Up until November my life was on a continuous loop that consisted of waking up, going to work, going to the bar, getting drunk, going home. Each morning I’d awake, aching but begin again. I began to look forward to two dollar draft beers and making small talk with the bartender. We would eventually become friendly enough that he took me under his wing as the girl to hang with. The good girl at the bar. I would request a Jack Daniel’s neat which he’d pour with a heavy hand. My life was fine as it was nothing more, nothing less. Just fine. Stagnant. Going nowhere except in circles.
In November I became bored. Other things were swirling about in my life and I needed to be more grounded and stable. Something more than the repetition of girl sits at bar, girl drinks IPA, girl goes to Dunkin’ Donuts for a midnight snack. I needed something that wouldn’t cause my liver to petrify. So, I began doing yoga.
Hot yoga to be precise. Inversions and triangles done in a 90 degree room. My first time in all I wanted was to get out. But it became easier with each time. As my body had become acclimated to the alcohol this was something new for it to get used to but, of course, something better. By the end of November I had replaced Favorite Bartender with Favorite Yoga Instructor. At Camp Mighty I put on my Life List ‘Practice yoga three times a week for one month’.
The practice took, well... practice and commitment. And I was a woman who had, up until recently, only been committed to getting to the bar before happy hour ended. But I did it. Three times a week, every week, for a month.
That was four months ago. I now go to yoga five to six times a week. Recently, Favorite Yoga Instructor (Bethany, if you live in the area and are curious) stopped me after a particularly grueling Bikram class. “I love watching you each day. I love seeing how far you’ve come. You are a pleasure to have in class.” I thanked her and drove home with a grin.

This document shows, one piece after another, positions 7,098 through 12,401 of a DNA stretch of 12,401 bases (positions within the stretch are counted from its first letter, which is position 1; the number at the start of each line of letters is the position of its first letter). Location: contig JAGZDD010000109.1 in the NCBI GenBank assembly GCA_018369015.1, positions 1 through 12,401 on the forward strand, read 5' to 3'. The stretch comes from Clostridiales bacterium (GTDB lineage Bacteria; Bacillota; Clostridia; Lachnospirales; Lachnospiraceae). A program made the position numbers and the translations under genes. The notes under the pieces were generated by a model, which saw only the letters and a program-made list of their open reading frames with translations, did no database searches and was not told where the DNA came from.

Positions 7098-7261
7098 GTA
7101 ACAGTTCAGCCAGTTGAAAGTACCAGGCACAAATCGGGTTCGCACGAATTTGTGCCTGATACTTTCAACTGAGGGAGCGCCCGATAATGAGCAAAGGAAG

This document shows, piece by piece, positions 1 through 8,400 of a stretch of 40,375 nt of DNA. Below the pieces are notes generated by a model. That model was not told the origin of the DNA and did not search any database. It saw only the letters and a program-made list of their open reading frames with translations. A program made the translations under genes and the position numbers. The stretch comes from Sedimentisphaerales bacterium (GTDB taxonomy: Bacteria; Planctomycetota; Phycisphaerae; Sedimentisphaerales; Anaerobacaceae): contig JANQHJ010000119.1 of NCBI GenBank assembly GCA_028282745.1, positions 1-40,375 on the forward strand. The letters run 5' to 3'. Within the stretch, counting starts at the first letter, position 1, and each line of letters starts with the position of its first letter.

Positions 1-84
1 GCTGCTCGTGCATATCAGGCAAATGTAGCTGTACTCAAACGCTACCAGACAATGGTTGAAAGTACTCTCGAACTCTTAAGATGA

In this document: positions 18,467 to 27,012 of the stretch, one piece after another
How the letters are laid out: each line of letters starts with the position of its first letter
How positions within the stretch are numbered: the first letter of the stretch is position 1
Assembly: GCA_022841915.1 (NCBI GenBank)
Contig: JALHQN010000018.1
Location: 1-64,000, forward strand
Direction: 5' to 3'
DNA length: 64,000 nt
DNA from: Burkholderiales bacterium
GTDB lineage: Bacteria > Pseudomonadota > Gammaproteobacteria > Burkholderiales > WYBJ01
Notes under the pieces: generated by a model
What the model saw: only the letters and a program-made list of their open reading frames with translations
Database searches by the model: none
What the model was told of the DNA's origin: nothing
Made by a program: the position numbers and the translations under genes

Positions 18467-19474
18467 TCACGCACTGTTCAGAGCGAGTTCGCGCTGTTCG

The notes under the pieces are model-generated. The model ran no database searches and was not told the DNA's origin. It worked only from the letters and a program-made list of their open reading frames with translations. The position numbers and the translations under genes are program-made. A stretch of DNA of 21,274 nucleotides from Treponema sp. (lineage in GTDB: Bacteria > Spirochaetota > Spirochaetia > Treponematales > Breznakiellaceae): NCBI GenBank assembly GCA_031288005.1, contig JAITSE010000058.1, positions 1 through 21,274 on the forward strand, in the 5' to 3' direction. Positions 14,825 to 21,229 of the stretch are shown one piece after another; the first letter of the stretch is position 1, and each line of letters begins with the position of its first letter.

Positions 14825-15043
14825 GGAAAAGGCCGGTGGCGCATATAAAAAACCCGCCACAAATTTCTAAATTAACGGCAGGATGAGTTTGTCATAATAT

If you’ve ever done yoga, especially hot yoga, you’ll know that the up and downward dogs can be trying and being present on your mat at that time, can be difficult. It takes practice to not only be in the moment and actually, you know, PRACTICE, but especially to be still and keep thoughts of what is happening outside of that room at that time, at bay. In Bikram - in any form of yoga - savasana can be the hardest pose: laying still. No movement. No fidgeting. No worrying about bills, post deadlines, work deadlines, the asshole in front of you at Starbucks. Just stillness.
I am an anxious person. I fidget. I bite my nails. Since November I’ve all but stopped. I still have my moments and I still take Klonopin but I didn’t start yoga to cure my anxiety, I started to have time to myself. To be quiet. To get out of my head.
Yesterday I took a Bikram class and when I arrived home a box of bath products from Lush* had arrived. I am not a bath person. I mean, what are you supposed to do in there except sit. I like showers where there’s movement and stuff going on and it’s very in and out. No lolling about. But I figured that if I were going to take a bath I was going to do it right. I bought candles and US Weekly. I plopped in a bath melt and just sat. For 30 entire minutes (oh, yeah, I got into it) I relaxed. I did nothing. I was in the moment. I was still. It was good.
I think I’ll try it again tonight.